What I have seen is that he can’t be emotional and practical at the same time.  He has modes of operation.  Sort of like Mr. Rogers and his sweater.  He requires a ritual to move from one mode to another.  I could write at length about the rituals he requires to make the transition from one persona to another and his intense need for solitude.  This lack of emotional affect or even cognitive empathy, however, is what causes him to act like an asshole.  He isn’t trying to be a jerk.  He just isn’t able to infuse any of his actions with any meaningful emotional content.  He behaves like Spock.  If I’m Jim Kirk in the relationship, then I’m constantly trying to provoke an emotional response in him which looks like baiting behavior.  Where’s the passion, Spock? Why do you appear to be so cold? Do you even care about us? You look miserable!

His response is completely rational.  Of course, he cares.  Look at what he’s doing.  He ticks off what needs to be done.  We are provided for.  Once the items are checked off the list, he then retreats into his bedroom and disappears for hours.  If we need him, we simply need to tell him.  He cannot anticipate a need.  He cannot read the cues.  He does ask so that he’ll know, but he will never be capable of “reading” people or a situation and understanding what is required.  Emotional intimacy is not something that he truly wants.  He doesn’t have a social drive.  He wants his family to be happy.  He works hard to provide opportunities so that we can pursue happiness.  It never occurred to me that he didn’t see himself as a part of that happiness.  He saw us going out into the world to engage in that pursuit while he happily stayed in his cloister pursuing his.  It is a shock to me.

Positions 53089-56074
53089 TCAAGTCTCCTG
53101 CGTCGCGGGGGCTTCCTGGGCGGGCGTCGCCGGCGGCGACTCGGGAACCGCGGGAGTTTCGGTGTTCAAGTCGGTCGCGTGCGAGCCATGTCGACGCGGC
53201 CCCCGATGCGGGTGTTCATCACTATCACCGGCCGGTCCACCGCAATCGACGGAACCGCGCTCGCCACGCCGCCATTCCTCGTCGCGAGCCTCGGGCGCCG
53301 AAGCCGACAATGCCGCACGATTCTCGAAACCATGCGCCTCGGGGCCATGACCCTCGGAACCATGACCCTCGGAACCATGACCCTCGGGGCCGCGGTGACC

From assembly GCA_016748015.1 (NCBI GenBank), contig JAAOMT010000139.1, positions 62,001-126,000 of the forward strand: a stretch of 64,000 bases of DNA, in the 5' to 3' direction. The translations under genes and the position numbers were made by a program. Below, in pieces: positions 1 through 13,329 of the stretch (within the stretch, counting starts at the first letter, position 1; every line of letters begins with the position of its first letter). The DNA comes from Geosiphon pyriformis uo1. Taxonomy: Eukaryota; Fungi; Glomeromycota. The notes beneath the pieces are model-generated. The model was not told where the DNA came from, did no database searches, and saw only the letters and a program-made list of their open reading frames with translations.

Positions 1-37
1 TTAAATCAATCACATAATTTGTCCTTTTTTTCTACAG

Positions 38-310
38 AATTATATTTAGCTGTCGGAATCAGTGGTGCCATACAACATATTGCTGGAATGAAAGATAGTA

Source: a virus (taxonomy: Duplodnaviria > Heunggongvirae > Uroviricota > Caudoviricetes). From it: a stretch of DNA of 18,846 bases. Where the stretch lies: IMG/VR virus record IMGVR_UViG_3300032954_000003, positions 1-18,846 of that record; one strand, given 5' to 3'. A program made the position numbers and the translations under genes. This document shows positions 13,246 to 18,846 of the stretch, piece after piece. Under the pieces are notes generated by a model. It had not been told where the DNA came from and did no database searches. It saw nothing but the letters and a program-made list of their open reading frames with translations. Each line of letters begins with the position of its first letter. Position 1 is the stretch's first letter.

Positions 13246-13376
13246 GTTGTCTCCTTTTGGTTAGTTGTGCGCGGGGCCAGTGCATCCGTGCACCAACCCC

This is what I have learned during my convalescence.  I told him the night before last very casually that I wondered if Milly might have inherited her ASD from him.  “I wonder if you might be very high functioning on the autism spectrum.”  His response? “Oh, I know that I am.”

Really? Since when? And, if that’s true, then what does that mean going forward?

Uhura loved Spock.  Jim was his friend.  On any given day lately, this is my inner monologue:


Interesting times, interesting times.  It’s a good thing he doesn’t have bangs (watch the clip to understand the reference).


Eight Classes of Schizophrenia

“New research shows that schizophrenia isn’t a single disease but a group of eight genetically distinct disorders, each with its own set of symptoms. The finding could be a first step toward improved diagnosis and treatment for the debilitating psychiatric illness.”

Sounds very interesting, doesn’t it? If you want to know more, then read on…

Schizophrenia not a single disease but multiple genetically distinct disorders

Emotional Education

I’ve utilized therapy since I was 16.  I’ve always viewed therapy as a resource.  I have never fully understood the stigma applied to therapy until I was older.  Until I met my husband.

I suggested that he find a therapist a few years into our marriage, and he made a weird snorting sound and scoffed, “I will never do that.  That’s for broken people.”  I took that in and pondered.  I went to therapy.  Did he see me as broken? What a weird point of view.

Our youngest daughter was diagnosed with an autism spectrum disorder and comorbid anxiety disorder when she was three.  I took her to play therapy.  He seemed supportive.  Was she broken?

Then Eadaoin hit puberty and her subtle social anxiety soon became an anxiety disorder, and she required medication and therapy, too.  Was she broken?

Then the Big S invaded our home.  Grace developed childhood-onset schizophrenia, and therapy was the least of our problems.  Maybe she really was broken, but I was going to do whatever it took to put her back together again.

And guess who didn’t have the resiliency, communication skills, or emotional maturity to deal with any of it?


Of every member of my family, guess who is doing the most poorly?


Not Grace.  Not Milly.  Not Eadaoin.  Not even me.


You see, we all leave our families of origin with deficiencies, and we all have coping skills in place to compensate for those deficits.  We could have had the most wonderful parents, but there is no such thing as a perfect parent.  Even if our parents were perfect, we don’t grow up in the vacuum of our homes.  We go to school.  We make friends.  We travel, get jobs, and participate in extracurricular activities.  A lot happens to us as we are developing, making and losing friends, experiencing middle and high school.  We don’t emerge from the first 18 years of our lives unscathed.  Not a one of us.